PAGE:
Swanson School of Engineering Study Abroad Scholarship Blog Post Eight: The Mañana Attitude and Wildlife Conservation

Hi, my name is Leanne Boody. I am a rising sophomore in the Swanson School of Engineering. I participated in Pitt’s Plus3 program studying in Costa Rica for two weeks to learn more about the country, with a focus on the coffee and banana supply chain.

There were in some ways a lot of similarities between Costa Rica and the US, but there were of course many differences as well. I would say the largest difference I found was in the people.  The people are what make a place unique through the traditions they keep, the things they believe, and the way they act. The idea of “mañana” is the relaxed approach Costa Ricans (Ticos) take when it comes to accomplishing things. As a chronically late person, the idea of times being guidelines is a blessing. Americans are always in such a rush to move onto the next task, day, or chapter of their lives. Ticos seem to prioritize quality of life, familial bonds, and taking care of their Earth and health over speed and efficiency. Their wide span of wildlife really allows you to see why they like to stop and look around every once in a while. Their public parks are all filled with exercise equipment, abundant flowers and trees, and most importantly people.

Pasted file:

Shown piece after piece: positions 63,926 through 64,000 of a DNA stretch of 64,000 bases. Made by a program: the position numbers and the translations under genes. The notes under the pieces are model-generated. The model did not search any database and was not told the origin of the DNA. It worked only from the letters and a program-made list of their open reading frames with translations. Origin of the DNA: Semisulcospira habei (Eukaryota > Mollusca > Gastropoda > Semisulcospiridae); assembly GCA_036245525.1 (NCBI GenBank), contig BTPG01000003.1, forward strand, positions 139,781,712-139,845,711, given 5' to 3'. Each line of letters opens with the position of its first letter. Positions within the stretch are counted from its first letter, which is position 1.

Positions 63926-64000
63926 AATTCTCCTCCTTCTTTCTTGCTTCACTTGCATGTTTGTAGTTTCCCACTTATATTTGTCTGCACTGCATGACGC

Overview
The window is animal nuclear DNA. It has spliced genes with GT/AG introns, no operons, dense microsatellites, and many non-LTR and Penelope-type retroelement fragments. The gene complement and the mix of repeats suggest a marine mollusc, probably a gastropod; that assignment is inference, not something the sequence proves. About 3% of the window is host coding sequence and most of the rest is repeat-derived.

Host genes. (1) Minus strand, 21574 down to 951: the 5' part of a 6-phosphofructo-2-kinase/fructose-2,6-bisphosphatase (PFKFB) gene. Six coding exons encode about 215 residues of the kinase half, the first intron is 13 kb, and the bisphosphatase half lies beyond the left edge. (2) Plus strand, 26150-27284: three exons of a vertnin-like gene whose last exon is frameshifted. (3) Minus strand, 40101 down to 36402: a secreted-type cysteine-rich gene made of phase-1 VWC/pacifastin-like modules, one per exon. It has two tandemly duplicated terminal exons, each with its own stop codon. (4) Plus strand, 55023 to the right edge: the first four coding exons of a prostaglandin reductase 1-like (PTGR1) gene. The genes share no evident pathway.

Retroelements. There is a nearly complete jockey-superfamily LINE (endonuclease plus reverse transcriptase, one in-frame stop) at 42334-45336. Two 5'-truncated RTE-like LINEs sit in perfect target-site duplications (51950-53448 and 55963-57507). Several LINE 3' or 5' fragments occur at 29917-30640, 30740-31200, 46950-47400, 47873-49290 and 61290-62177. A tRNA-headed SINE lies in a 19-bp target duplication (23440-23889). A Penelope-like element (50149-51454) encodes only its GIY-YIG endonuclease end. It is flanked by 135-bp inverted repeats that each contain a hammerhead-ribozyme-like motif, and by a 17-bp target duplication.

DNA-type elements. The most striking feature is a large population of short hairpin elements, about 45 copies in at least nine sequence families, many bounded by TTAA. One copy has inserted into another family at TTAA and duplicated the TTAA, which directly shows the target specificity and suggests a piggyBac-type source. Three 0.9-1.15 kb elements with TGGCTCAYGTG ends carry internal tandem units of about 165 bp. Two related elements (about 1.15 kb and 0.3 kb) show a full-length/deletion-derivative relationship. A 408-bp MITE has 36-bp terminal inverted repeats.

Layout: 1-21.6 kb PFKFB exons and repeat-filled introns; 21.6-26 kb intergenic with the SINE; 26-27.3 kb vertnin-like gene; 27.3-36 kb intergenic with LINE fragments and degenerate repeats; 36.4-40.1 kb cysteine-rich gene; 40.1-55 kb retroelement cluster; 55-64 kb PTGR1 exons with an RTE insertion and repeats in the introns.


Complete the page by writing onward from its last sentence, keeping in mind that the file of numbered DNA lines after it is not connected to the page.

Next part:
On a large scale, it was interesting to be in a country that focuses highly on education and preservation. Costa Rica got rid of the military in 1948 and invested the money into education. This is a very different approach to the US, as we continue to invest money into nuclear power and furthering your education becomes a pricier and pricier choice. I must commend Costa Rica on their efforts to preserve wildlife for future generations and their time taken to teach the importance of making choices with sustainability in mind.   

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